As you’ll soon discover, setting your Windows, Linux, Apple or Android device to Dvorak is easy to do.
According to a Wikipedia article, it was invented in 1932 and patented in 1936 by Dr. August Dvorak, a psychologist and professor of education at the University of Washington in Seattle, I have also heard that the keyboard was designed by a US Navy committee, headed by Captain Dvorak. I’m not sure which story to believe, but my money’s on the Wikipedia article.
The Dvorak layout helps typists in three ways. The most commonly used consonants are in the home row under the right hand, and the vowels are in the home row under the left hand. This reduces the amount of distance the fingers must travel for all but the least commonly used characters. I have heard that during an 8-hour day, a typical typist’s fingers move a total of 12 miles. The same typist with a Dvorak keyboard would move one mile. The keyboard also helps with sequencing. In many common character combinations, the keys that are pressed alternate between the left and right hand. On the QWERTY keyboard, the left hand does a majority of the work, even though 89 percent of the population is right-handed. In the Dvorak keyboard, it is nearly 50/50.
The standard keyboard that we have all grown up with is called QWERTY, named after the first keys from the left in the row above the home row. The QWERTY layout seems illogical until you understand that it was invented for early typewriters. Those typewriters would jam if the typist moved too quickly, so the keyboard was actually designed to slow them down. Unfortunately as more and more typewriters were built using QWERTY, it became the standard, even though newer typewriters could handle faster typing speeds.
Several famous people have used the Dvorak keyboard layout. Presidential candidate and consumer advocacy lawyer Ralph Nader is one of the most famous and eccentric – in a good way. He has always put social and environmental awareness high on his agenda, and likes to be an example of what he considers better alternatives. So, back in the day when typewriters ruled, he bought a custom-built manual typewriter with Dvorak. He could easily have afforded an electric typewriter, but I believe he figured it would be a waste of electricity.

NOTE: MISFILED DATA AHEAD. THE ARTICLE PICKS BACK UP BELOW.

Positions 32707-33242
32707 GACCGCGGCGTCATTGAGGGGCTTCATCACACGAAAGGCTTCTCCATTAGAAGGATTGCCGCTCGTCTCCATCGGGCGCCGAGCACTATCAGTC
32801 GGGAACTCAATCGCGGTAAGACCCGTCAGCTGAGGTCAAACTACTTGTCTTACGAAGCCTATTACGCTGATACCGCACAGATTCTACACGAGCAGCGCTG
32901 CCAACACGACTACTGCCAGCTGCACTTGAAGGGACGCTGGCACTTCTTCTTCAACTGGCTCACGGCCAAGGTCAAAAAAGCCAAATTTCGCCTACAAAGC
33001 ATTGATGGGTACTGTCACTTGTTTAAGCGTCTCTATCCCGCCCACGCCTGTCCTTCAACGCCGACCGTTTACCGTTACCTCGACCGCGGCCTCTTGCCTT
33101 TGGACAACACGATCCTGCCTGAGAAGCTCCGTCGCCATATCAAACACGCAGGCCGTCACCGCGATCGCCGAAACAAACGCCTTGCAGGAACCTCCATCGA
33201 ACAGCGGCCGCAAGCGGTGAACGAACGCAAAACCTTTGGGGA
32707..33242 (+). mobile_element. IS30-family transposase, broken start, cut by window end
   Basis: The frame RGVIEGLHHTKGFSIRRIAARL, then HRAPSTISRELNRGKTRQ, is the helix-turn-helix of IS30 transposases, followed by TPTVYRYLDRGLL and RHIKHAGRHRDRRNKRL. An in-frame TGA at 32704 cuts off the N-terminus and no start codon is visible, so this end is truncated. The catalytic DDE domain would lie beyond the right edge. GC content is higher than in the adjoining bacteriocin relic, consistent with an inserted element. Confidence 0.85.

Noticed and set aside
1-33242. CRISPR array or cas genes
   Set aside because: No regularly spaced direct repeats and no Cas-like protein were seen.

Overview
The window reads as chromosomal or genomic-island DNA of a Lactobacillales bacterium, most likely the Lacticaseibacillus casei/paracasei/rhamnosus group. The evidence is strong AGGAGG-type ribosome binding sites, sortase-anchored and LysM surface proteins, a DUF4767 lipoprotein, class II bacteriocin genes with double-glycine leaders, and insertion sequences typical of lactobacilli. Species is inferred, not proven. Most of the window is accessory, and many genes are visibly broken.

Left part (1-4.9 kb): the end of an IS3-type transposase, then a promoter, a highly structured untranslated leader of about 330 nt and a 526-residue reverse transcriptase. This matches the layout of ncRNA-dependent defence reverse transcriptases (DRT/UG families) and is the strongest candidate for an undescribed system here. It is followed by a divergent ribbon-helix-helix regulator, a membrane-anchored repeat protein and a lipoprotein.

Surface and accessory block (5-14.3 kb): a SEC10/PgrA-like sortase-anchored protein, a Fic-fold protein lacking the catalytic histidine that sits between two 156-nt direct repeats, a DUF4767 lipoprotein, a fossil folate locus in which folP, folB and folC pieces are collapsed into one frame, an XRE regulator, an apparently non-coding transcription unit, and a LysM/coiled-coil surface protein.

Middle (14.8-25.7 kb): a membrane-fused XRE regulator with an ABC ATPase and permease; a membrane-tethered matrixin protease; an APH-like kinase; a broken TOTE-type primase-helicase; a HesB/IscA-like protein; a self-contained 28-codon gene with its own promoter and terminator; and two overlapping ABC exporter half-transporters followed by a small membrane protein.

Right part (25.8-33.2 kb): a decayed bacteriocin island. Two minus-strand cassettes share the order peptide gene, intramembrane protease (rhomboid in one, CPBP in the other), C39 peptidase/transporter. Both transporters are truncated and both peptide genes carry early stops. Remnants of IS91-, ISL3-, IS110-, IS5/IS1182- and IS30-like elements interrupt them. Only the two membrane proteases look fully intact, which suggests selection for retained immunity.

Piers Anthony wrote his science fiction novels with Dvorak.
Steve Wozniak, co-founder of Apple, uses Dvorak.
In fact, the world record holder for typing speed uses Dvorak. Barbara Blackburn set a Guinness world record in 2005 with a speed of 150 words per minute for 50 minutes straight. She can hit speeds up to 212 WPM for short bursts. Compare this to the average touch typist who might hit 40 WPM on a very good day.
There’s a downside of Dvorak: It takes a while to learn. If you learn Dvorak, you’ll find a QWERTY keyboard hard to use. And, if another user comes to your computer, they’ll find it impossible to use. It’s almost like password protection. I once had an employee come to work on one of my computers that I had forgotten to reset to QWERTY. The first thing he told me was that he had to remove a virus. I asked for details and he said, “Well, the keyboard is all scrambled up.” That was kind of embarrassing for me.
If you haven’t learned touch-typing, the ability to type without looking at the keyboard, it will take exactly the same amount of time to learn as with QWERTY. However, if you already know QWERTY, then you’ll find the old habit hard to break, and you may be frustrated for a while until your Dvorak speed finally exceeds your old QWERTY speed.
It took me two years to transition, and during that time, I was slower in both layouts. Oh, I probably did it the hard way. I kept switching back to QWERTY when I had to get something done in a hurry. I found the whole process rather frustrating. I don’t know why I stuck with it, but now, I’m glad I did. My typing speed is 57 words per minute, almost as fast as I can think – which is fun. Right now, as I type this page, I’m zooming along, almost as if I was speaking with you directly.